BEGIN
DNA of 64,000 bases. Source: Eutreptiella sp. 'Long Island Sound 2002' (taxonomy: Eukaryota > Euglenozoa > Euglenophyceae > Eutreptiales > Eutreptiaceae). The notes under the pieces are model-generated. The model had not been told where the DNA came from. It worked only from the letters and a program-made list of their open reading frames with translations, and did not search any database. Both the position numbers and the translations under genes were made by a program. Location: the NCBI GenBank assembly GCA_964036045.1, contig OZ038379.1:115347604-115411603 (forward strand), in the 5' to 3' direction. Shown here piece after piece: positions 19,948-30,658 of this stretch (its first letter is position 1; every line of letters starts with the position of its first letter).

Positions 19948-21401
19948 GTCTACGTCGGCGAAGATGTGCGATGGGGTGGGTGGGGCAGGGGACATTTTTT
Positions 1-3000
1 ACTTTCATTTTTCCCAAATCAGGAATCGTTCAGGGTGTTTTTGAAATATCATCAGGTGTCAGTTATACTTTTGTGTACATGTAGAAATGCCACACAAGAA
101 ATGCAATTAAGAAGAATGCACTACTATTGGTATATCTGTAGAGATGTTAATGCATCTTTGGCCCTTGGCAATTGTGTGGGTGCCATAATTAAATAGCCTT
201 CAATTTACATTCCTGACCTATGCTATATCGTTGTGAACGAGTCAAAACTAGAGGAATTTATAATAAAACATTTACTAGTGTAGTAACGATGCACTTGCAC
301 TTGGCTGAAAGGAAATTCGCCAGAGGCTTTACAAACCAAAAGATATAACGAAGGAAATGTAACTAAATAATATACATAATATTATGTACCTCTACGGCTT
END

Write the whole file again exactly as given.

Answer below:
DNA of 64,000 bases. Source: Eutreptiella sp. 'Long Island Sound 2002' (taxonomy: Eukaryota > Euglenozoa > Euglenophyceae > Eutreptiales > Eutreptiaceae). The notes under the pieces are model-generated. The model had not been told where the DNA came from. It worked only from the letters and a program-made list of their open reading frames with translations, and did not search any database. Both the position numbers and the translations under genes were made by a program. Location: the NCBI GenBank assembly GCA_964036045.1, contig OZ038379.1:115347604-115411603 (forward strand), in the 5' to 3' direction. Shown here piece after piece: positions 19,948-30,658 of this stretch (its first letter is position 1; every line of letters starts with the position of its first letter).

Positions 19948-21401
19948 GTCTACGTCGGCGAAGATGTGCGATGGGGTGGGTGGGGCAGGGGACATTTTTT
Positions 1-3000
1 ACTTTCATTTTTCCCAAATCAGGAATCGTTCAGGGTGTTTTTGAAATATCATCAGGTGTCAGTTATACTTTTGTGTACATGTAGAAATGCCACACAAGAA
101 ATGCAATTAAGAAGAATGCACTACTATTGGTATATCTGTAGAGATGTTAATGCATCTTTGGCCCTTGGCAATTGTGTGGGTGCCATAATTAAATAGCCTT
201 CAATTTACATTCCTGACCTATGCTATATCGTTGTGAACGAGTCAAAACTAGAGGAATTTATAATAAAACATTTACTAGTGTAGTAACGATGCACTTGCAC
301 TTGGCTGAAAGGAAATTCGCCAGAGGCTTTACAAACCAAAAGATATAACGAAGGAAATGTAACTAAATAATATACATAATATTATGTACCTCTACGGCTT